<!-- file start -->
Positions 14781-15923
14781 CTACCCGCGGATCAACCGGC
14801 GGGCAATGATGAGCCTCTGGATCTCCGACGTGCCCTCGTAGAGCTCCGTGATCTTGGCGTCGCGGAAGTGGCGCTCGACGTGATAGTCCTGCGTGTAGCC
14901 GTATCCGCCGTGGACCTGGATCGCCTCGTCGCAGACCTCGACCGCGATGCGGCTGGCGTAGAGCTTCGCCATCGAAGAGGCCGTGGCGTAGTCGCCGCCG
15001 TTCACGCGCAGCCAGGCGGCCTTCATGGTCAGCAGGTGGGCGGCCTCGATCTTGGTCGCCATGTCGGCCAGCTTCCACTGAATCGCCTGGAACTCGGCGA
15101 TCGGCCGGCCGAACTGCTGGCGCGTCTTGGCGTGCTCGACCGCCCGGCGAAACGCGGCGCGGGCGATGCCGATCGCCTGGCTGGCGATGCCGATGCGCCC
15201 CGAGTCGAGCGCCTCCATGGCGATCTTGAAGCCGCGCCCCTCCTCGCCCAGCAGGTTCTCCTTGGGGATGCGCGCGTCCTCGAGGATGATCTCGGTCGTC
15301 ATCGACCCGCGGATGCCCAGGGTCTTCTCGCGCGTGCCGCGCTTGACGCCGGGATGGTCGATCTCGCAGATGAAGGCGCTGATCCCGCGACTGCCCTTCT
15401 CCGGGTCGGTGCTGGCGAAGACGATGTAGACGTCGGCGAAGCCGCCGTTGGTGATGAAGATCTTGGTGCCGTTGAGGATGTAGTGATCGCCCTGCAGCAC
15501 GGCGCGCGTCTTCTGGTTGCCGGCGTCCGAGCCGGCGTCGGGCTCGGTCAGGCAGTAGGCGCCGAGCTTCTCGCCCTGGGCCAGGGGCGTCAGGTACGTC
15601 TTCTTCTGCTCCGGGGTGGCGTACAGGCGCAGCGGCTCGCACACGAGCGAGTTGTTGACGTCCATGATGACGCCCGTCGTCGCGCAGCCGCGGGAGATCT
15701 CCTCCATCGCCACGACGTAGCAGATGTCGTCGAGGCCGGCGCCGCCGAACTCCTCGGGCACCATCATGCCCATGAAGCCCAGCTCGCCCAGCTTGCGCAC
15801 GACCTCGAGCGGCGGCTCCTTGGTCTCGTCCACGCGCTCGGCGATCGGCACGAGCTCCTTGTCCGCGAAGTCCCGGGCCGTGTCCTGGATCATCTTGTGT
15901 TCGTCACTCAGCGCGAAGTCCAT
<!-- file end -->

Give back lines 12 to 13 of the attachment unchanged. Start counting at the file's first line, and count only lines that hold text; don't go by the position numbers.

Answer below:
15701 CCTCCATCGCCACGACGTAGCAGATGTCGTCGAGGCCGGCGCCGCCGAACTCCTCGGGCACCATCATGCCCATGAAGCCCAGCTCGCCCAGCTTGCGCAC
15801 GACCTCGAGCGGCGGCTCCTTGGTCTCGTCCACGCGCTCGGCGATCGGCACGAGCTCCTTGTCCGCGAAGTCCCGGGCCGTGTCCTGGATCATCTTGTGT